AT&T Inc., Verizon Communications Inc. and four other telecom companies are offering a proposal to overhaul the $8 billion federal phone subsidy program to pay for high-speed Internet connections in rural and other underserved areas.
They say the plan, which was filed with the Federal Communications Commission Friday, would bring broadband service to nearly all Americans within five years.
The proposal is one of dozens that the FCC will likely receive as it seeks to bring the federal program, called the Universal Service Fund, into the digital age. The agency voted unanimously in February to begin drafting a blueprint to modernize the fund.
But the new plan is particularly significant since it has the backing of six key telecommunications companies that are some of the biggest recipients of Universal Service dollars. In addition to AT&T and Verizon, the nation's two largest phone companies, the plan is supported by CenturyLink Inc., Fairpoint Communications Inc., Frontier Communications Corp. and Windstream Corp.
"To truly bring broadband services to all Americans, the rules of the road for the black rotary phone desperately needed to be updated for today's competitive, high-speed communications networks," said Hank Hultquist, vice president of federal regulatory at AT&T.
The Universal Service Fund was created to ensure that all Americans have access to a basic telephone line. It is supported by a surcharge on long-distance phone bills. The program subsidizes phone service for the poor and pays for Internet access in schools, libraries and rural health clinics. But more than half the money goes to pay phone companies that provide voice service in rural places where phone lines are unprofitable.
The FCC now wants to tap the rural program, called the High Cost Fund, to pay for broadband too. It envisions gradually transforming the High Cost program into a new Connect America Fund that would underwrite the cost of building and operating high-speed Internet networks in places that are too sparsely populated to justify costly corporate investments.
The agency's actions could have profound consequences not just for rural Americans still stuck with dial-up links or painfully slow broadband connections, but also for rural phone companies that rely heavily on Universal Service funding.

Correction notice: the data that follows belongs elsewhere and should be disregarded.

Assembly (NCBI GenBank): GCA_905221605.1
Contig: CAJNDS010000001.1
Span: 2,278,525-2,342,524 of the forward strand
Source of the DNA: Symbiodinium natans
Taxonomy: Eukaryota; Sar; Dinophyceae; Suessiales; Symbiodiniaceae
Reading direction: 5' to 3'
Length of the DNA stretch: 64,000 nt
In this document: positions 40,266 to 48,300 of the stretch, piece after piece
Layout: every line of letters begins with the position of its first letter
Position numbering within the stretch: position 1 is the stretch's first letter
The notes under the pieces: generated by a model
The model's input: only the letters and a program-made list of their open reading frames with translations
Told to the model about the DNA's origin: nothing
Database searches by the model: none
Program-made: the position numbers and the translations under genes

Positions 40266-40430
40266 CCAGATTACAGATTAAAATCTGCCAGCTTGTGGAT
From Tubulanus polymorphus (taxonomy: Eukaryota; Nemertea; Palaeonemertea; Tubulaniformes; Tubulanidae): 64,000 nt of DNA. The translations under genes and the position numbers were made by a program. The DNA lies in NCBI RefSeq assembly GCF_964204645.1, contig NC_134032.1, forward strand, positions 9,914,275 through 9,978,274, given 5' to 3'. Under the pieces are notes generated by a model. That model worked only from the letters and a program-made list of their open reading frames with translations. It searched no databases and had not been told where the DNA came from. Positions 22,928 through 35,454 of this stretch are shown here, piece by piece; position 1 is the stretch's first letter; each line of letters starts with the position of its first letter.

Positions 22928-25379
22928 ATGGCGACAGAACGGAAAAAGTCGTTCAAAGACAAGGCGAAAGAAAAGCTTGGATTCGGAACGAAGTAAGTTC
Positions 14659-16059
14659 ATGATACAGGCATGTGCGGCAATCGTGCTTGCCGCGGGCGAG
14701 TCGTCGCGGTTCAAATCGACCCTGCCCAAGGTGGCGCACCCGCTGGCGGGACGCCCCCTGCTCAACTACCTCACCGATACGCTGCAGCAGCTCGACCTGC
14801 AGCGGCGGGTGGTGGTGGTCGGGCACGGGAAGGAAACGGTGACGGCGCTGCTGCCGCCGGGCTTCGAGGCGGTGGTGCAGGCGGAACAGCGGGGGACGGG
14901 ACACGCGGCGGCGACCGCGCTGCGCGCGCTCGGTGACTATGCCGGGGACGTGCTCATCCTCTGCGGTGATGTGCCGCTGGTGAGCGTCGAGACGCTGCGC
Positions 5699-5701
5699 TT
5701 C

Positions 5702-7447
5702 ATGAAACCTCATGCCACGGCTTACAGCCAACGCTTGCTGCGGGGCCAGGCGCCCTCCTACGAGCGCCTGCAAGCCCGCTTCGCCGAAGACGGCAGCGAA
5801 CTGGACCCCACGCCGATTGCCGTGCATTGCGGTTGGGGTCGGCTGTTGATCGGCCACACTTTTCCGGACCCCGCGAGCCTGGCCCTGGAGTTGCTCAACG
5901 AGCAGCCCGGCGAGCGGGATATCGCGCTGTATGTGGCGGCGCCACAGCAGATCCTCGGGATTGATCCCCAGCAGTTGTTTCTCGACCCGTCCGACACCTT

The telecom company proposal takes aim at several key criticisms of the Universal Service Fund, including complaints by Republicans that the program promotes waste by subsidizing multiple rural phone companies in places where the free market doesn't support even one and by giving telecom carriers little incentive to keep their costs down.
The telecom company plan would cap the size of the new Connect America Fund at $4.5 billion annually, provide subsidies for only one provider in an area and target funding at places where there is no business case for companies to provide service on their own. In addition, it would create an Advanced Mobility/Satellite Fund to provide mobile broadband access in some of the hardest-to-serve areas.
The new proposal also seeks to overhaul the multibillion-dollar "intercarrier compensation" system, the Byzantine menu of charges that phone companies pay each other to connect calls and link their networks. Any changes to the Universal Service Fund would also require changes to intercarrier compensation because rural phone companies tend to rely heavily on both funding sources.
The existing intercarrier compensation program is widely seen as outdated and irrational since phone company payments vary widely based on the type of carrier involved, the type of network traffic being exchanged and the distance that the traffic travels. The new telecom plan would set one low, uniform rate for these payments.
The FCC welcomed the companies' proposal and the industry's efforts to tackle Universal Service reform. "We're pleased that many have taken up that challenge, and we will consider those proposals as we finalize reforms," the agency said in a statement.
That was echoed by the top Republican on the Senate Commerce Committee, Kay Bailey Hutchison of Texas. "I am pleased to see such a diverse group of small and large telecommunications providers working together to find consensus, which is no small feat on this complex and difficult issue," she said. "I urge the FCC to continue the momentum generated by this proposal and to keep our nation's rural communities in mind as it moves forward with the reform process."